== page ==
Bigotry against foreigners hurts more than foreigners

0
83

If you were in a lifeboat after a disaster aboard a ship, and another survivor in the water begged for help in getting into your boat where there was plenty of room, would you be free to tell the desperate person that, sorry, we cannot have that because that would get our boat all wet? You would not, and probably by international law of the seas. That law has no problem telling which of the two values outweighs the other. Both have weight but one is heavier. Lady Justice is characterized as blindfolded, holding a scale for weighing. The blindfold keeps her unbiased since she cannot tell whether rich or poor is invoking justice.

Central Americans are in comparable extremes. Many of them are surging north to escape death caused by gangs and extortioners. To leave their homes and their belongings behind, taking only what they can carry perhaps for a thousand miles does not suggest that they want free welfare in our spacious United States. They are fleeing murder and theft and have no alternative. We Americans take for granted the security we enjoy every day of the year afforded to us by something they do not enjoy: police protection. Think of living under those conditions they take for granted, with corrupt officers on the take, selling out to drug and slave dealers who buy and sell federal politicians. Such living conditions are so foreign to us that many believe fake news sources are lying to us about life below the border.

An understandable objection raised by those who want to curtail immigration is that jobs would be grabbed up by workers willing to take starvation wages just for the safety of life here. Perhaps they heard that this is what their ancestors from Europe endured when they arrived. My paternal grandfather came from Gessopalena in Abruzzi in Italy and went to work on the railroad. My maternal grandparents came from Routi in Basilicata, also in the poorer south of Italy. They must have hated to leave because when I visited the home town of Grandfather Giovanni DeGregorio, I thought the mountains and the farmlands were as beautiful to him as to me. But he had no choice. Civil upheavals put people out of work. And you do not eat if you have no work.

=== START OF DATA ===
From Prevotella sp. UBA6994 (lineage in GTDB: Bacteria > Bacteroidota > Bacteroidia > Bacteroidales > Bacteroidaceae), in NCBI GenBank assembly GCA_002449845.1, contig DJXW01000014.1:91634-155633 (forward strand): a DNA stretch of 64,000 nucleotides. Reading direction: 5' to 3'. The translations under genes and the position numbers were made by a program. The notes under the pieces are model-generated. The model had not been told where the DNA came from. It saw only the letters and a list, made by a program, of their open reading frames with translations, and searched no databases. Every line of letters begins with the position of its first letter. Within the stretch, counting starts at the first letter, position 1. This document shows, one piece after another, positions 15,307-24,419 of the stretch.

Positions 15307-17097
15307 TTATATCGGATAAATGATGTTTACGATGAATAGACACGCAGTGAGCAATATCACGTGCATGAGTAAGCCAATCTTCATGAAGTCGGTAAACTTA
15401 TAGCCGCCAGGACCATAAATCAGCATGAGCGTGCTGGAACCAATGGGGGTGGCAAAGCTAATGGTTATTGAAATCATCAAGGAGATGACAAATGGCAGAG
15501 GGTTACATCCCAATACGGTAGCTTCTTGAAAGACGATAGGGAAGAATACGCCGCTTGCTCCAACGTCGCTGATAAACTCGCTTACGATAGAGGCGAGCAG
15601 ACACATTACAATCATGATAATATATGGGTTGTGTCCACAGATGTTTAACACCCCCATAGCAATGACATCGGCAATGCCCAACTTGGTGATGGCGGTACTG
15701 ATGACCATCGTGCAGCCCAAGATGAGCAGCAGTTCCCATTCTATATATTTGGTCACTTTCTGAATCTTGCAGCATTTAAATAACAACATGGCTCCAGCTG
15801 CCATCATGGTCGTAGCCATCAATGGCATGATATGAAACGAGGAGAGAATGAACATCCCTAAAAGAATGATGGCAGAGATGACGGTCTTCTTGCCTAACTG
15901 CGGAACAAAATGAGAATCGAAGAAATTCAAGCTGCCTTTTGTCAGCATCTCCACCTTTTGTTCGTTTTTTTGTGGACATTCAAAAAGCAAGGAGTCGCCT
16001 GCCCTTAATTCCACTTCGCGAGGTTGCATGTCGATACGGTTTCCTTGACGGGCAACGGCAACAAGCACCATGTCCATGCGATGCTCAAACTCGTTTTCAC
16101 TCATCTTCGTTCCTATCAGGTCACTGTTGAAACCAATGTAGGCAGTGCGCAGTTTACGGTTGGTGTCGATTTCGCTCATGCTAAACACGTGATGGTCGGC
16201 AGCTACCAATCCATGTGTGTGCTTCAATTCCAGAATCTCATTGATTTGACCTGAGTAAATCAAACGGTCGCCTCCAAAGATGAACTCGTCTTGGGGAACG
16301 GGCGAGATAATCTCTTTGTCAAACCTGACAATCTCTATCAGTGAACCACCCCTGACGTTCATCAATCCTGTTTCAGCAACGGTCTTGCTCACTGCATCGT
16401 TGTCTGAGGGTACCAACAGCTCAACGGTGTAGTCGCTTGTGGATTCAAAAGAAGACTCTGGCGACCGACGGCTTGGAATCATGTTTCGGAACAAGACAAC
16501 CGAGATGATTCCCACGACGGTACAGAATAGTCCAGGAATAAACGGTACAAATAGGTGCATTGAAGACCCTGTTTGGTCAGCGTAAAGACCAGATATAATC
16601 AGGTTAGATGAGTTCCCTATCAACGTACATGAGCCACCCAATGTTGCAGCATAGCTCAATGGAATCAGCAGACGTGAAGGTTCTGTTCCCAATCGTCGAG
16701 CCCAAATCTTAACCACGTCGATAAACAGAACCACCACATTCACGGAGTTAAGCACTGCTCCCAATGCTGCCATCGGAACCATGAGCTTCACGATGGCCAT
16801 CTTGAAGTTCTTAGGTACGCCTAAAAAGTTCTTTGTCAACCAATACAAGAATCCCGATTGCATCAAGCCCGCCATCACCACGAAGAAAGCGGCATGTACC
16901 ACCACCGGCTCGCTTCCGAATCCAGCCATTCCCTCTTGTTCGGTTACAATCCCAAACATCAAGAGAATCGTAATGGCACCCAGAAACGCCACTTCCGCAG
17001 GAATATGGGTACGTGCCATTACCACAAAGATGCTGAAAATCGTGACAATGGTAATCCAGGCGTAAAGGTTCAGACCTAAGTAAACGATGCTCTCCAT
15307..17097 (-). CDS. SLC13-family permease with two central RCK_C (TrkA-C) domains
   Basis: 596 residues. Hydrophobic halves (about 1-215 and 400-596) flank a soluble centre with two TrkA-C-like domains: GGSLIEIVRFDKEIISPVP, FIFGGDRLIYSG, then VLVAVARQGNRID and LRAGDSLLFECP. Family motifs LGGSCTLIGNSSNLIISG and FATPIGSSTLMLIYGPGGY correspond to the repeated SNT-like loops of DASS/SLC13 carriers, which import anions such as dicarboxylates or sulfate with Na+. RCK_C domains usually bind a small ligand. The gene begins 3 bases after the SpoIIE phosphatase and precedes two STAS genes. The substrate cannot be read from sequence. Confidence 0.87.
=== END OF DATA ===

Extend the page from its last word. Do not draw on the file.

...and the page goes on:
I have written here before about the 4.5 million Italian immigrants who came to the U.S. between 1880 and 1924, when anti-immigration forces shut down our intake, we took in that many hope-filled seekers from Italy. More than half returned to those beloved home towns not because they did not like it here but because that was their plan before leaving Europe. This was once they had earned enough money here where there were jobs. They did not inflict themselves on native-born Americans. Even more would have returned to Europe but their older children objected. Comparable numbers of other Europeans flocked here to get work and then go back east. America benefited from their underpaid labor, so both prospered.

My maternal grandfather, Vincent Anthony Gentilesco, the son of immigrants, changed his name to Gentless when he left the coal mines of Hazelton to get a job as a conductor with the Philadelphia Transportation Company. He had experienced discrimination since his name gave him away. Going back home to the country of origin is common. Latinos are leaving the U.S. in numbers greater than those entering, whether legally or otherwise, although fake-news aficionados rave about desperate, rapacious caravans surging north resolutely refuse to accept this.

Bigotry against foreigners bites one’s nose to spite one’s face. Since they know they are not welcome in many places, immigrants know they have to work harder for less income and less respect. So they do. It may take a generation but they work their way into acceptable society. My relatives include doctors, lawyers, teachers, professors, military service personnel and one is a town mayor. Not one parasite among us. Employers refusing to hire because they dislike foreigners deprive their businesses of workers who know they have to produce or else.

The most densely populated nation in the world is the Netherlands. Visit it sometime and see the vast tulip fields in the spring. See the square miles reclaimed from the North Sea and ask whether they feel crowded. Hospitable to immigrants, they will tell you no. You might even envy their living standard. They show it can be done.